During the first half of the 20th century, the house was used as a hotel, and a 200-room addition and parking lot were built over the garden. In 1965 the Historic Annapolis Foundation saved the property from demolition, and returned the house to its original 18th-century appearance, removing the addition and painstakingly restoring the garden through archeological investigation.

The formal garden viewed from the house.

The Summer House.

Antique lighting fixture inside the Summer House.

Friday, May 18, 2007

trouvée: lilian

This Friday's found photo ~ inscribed "Lilian 1930." Perfect in her imperfection. Need I say more?

It promises to be a dreary weekend in Washington ~ good thing we are escaping to Annapolis to see all sorts of history! Will report back on Monday about the Paca House and the Hammond-Harwood House (and perhaps a few other fun things). Cheers!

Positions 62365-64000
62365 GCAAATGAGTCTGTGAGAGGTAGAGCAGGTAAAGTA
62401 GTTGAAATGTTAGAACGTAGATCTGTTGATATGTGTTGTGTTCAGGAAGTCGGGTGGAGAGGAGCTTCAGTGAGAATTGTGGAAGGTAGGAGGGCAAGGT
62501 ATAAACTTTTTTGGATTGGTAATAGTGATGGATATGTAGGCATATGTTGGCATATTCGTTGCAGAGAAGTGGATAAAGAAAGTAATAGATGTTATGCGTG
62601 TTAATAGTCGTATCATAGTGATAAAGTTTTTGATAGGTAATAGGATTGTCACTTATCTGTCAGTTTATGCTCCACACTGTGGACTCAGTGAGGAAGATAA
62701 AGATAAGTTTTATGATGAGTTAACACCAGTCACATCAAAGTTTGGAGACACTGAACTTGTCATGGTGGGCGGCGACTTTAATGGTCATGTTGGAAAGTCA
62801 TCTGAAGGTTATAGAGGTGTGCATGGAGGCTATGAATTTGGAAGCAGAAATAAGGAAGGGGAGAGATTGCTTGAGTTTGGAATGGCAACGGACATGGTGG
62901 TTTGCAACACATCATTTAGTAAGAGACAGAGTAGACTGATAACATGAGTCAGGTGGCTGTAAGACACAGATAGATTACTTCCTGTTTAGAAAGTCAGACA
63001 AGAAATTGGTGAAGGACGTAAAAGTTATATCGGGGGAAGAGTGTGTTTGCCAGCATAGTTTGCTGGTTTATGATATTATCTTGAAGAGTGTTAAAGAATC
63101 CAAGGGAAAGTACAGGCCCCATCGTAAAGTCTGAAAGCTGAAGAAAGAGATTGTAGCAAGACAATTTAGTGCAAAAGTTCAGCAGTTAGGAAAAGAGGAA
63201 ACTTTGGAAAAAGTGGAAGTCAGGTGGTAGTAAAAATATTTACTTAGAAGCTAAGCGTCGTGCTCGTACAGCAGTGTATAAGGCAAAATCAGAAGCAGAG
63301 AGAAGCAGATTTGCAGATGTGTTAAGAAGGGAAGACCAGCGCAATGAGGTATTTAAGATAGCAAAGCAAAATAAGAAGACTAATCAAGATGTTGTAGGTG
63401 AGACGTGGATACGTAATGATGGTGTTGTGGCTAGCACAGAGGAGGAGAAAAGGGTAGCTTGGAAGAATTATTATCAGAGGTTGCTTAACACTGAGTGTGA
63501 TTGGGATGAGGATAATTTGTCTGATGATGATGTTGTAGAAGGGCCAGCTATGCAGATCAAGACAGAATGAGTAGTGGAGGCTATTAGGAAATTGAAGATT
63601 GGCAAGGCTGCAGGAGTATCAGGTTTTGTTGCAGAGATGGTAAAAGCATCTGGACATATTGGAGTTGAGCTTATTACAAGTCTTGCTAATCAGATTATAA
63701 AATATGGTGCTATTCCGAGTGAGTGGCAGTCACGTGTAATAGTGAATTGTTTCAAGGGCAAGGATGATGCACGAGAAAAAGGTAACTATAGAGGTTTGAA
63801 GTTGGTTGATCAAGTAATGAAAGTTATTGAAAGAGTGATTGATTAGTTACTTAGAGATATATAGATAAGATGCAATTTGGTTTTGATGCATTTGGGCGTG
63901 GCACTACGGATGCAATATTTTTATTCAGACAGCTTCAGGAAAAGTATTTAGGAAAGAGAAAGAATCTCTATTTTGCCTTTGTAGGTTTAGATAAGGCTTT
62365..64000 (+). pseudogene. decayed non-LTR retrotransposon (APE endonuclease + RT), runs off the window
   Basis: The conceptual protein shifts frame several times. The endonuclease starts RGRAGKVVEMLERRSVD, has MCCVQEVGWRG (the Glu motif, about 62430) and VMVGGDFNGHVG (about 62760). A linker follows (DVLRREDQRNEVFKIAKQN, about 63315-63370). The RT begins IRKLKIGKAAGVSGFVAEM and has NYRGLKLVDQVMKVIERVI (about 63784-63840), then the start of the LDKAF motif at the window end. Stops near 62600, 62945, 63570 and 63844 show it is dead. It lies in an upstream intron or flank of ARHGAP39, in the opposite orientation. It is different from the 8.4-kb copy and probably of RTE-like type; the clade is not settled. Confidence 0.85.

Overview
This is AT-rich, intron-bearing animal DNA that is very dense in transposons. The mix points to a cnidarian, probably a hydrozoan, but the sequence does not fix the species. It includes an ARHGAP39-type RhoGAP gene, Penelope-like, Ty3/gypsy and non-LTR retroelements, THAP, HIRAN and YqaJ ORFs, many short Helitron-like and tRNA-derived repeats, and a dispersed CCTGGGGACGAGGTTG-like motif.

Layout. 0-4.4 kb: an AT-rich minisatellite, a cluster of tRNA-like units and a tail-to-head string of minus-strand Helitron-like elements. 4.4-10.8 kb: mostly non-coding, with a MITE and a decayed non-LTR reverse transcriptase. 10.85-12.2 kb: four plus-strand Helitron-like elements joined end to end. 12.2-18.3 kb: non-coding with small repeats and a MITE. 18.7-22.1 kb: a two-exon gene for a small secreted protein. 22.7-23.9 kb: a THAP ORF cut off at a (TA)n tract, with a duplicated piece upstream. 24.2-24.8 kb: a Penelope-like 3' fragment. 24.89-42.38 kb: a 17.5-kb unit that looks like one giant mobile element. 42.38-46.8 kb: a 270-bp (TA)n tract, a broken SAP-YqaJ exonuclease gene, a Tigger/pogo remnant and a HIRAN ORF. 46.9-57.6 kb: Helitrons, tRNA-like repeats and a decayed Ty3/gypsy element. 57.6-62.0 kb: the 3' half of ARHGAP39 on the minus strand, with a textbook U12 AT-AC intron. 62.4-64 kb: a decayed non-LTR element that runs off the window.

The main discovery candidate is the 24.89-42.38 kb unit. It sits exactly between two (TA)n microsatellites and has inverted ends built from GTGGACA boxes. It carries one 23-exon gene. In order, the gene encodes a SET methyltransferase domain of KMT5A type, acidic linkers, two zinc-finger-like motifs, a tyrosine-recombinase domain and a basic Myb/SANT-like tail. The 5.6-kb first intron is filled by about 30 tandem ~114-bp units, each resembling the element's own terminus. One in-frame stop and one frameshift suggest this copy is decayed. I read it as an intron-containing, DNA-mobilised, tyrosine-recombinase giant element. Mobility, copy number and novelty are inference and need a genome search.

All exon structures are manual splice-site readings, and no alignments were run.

Thursday, May 17, 2007

ahhh, poiret!

Paul Poiret: King of Fashion opened last week at the Metropolitan Museum of Art, and runs through August 5th. The flamboyant French designer Poiret revolutionized fashion and brought a new sensibility to dressing during the first quarter of the 20th century. His work marked the beginning of a modernist approach to clothing design and freed women from the petticoat and the corset. I particularly love the navy wool broadcloth La Parisienne dress from 1925 (top) and La Perse coat of 1911 (bottom), the latter with a block-printed textile design by Raoul Dufy. Oh, and the cover of the catalogue is so fantastic!